Santander to close one in 10 Spanish branches to cut costs

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Banco Santander SA intends to close about 450 branches in Spain this year, more than one in 10, as the lender steers customers into digital banking to cut costs and bolster profitability.
“Spain’s financial sector is facing a period of major change,” Country Head Rami Aboukhair told employees in an internal memo announcing the closures. “The current economic context, greater regulatory requirements and the evolution of client behavior toward new technology make it necessary to accelerate our commercial transformation.”
As many as 450 branches will be involved in a “concentration” leading to larger offices, according to the memo whose contents were confirmed by a spokeswoman. That represents about 13 percent of Santander’s 3,467 branches in Spain. Most of the affected branches employ fewer than four people, the bank said.
The Comisiones Obreras union said on its website that Santander has informed it of plans to close between 425 and 450 branches this year. It expects further details, including on job cuts, when it meets with Santander officials next week.
Spanish banks are under pressure from low interest rates that have squeezed revenue from lending and from too much competition.
The country boasts more than 31,000 branches, even though more than 20 lenders have been disappeared since 2012.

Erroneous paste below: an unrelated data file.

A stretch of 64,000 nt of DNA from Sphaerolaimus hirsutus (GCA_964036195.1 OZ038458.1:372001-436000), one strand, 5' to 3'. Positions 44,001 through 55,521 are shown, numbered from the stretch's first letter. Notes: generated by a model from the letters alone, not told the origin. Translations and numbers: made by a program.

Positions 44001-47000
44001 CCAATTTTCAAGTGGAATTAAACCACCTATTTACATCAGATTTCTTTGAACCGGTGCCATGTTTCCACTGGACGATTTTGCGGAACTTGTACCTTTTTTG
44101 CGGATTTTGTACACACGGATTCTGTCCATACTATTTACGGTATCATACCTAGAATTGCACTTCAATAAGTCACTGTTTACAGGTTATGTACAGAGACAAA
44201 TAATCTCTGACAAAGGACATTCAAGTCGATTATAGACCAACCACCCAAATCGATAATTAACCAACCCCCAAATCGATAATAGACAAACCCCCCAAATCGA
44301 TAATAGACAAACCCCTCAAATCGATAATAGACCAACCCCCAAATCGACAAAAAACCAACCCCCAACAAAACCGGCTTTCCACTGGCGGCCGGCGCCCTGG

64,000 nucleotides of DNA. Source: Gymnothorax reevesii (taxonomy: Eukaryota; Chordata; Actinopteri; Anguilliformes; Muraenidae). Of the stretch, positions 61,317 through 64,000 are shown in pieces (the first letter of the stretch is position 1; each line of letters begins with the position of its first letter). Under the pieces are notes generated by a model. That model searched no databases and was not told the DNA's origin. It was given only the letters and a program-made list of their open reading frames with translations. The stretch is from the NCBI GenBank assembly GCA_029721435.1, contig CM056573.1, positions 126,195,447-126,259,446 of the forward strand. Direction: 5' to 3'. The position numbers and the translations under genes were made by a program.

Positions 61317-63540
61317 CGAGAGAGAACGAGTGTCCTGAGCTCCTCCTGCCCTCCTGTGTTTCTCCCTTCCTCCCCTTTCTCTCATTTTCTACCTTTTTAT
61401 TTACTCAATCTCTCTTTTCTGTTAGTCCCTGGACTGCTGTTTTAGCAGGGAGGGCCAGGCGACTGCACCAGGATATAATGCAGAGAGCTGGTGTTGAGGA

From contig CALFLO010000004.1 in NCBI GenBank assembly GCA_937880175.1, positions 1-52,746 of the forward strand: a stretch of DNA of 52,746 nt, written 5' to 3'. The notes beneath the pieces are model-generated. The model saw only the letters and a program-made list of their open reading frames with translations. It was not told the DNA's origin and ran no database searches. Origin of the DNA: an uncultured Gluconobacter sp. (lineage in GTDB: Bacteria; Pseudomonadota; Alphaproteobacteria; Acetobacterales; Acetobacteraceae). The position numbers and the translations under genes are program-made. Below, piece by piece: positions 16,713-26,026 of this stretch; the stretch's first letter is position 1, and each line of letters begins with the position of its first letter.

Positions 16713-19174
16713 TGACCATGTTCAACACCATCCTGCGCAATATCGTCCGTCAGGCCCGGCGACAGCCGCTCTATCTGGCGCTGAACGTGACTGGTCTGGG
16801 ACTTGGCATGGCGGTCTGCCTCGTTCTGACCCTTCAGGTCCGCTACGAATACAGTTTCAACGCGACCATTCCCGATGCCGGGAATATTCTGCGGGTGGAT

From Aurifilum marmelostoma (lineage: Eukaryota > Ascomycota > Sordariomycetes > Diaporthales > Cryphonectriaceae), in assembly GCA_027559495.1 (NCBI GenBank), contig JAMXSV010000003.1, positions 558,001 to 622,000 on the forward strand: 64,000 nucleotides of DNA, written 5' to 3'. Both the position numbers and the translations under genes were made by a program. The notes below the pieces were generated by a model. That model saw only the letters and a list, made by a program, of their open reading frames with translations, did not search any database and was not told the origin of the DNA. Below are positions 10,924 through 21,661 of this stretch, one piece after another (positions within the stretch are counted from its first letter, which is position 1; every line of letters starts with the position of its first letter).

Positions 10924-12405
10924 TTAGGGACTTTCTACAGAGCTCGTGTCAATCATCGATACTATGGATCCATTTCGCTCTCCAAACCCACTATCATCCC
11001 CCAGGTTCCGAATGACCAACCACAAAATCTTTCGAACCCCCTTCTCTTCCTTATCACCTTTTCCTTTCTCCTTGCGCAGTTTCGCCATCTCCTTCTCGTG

In the “absence of consolidation, cost-cutting in Spain is one of the very few levers left” for banks to maintain or increase earnings, Stefan Nedialkov, a Citigroup Inc. analyst, said in a note to clients.
Santander is seeking to shave 3 billion euros ($3.4 billion) from expenses by the end of 2018, including by doubling the number of customers who interact with the bank by Internet, Chief Executive Officer Jose Antonio Alvarez said in a presentation in September.
The bank had 15 million so-called digital customers as of June last year, he said.
Santander’s Spanish business, which employs a whopping number of 24,000 employees, is the lender’s third-largest market and contributes remarkable amount of around 12 percent to the lender’s profit.
Net income in 2015 for the unit rose to 977 million euros from 827 million euros a year earlier on lower loan-loss provisions.Net interest income, the difference between what banks charge for loans and pay for deposits, fell 5.4 percent.
The stock fell 1.9 percent to 3.80 euros at 3:12 p.m. in Madrid trading. The shares were down 17 percent this year.

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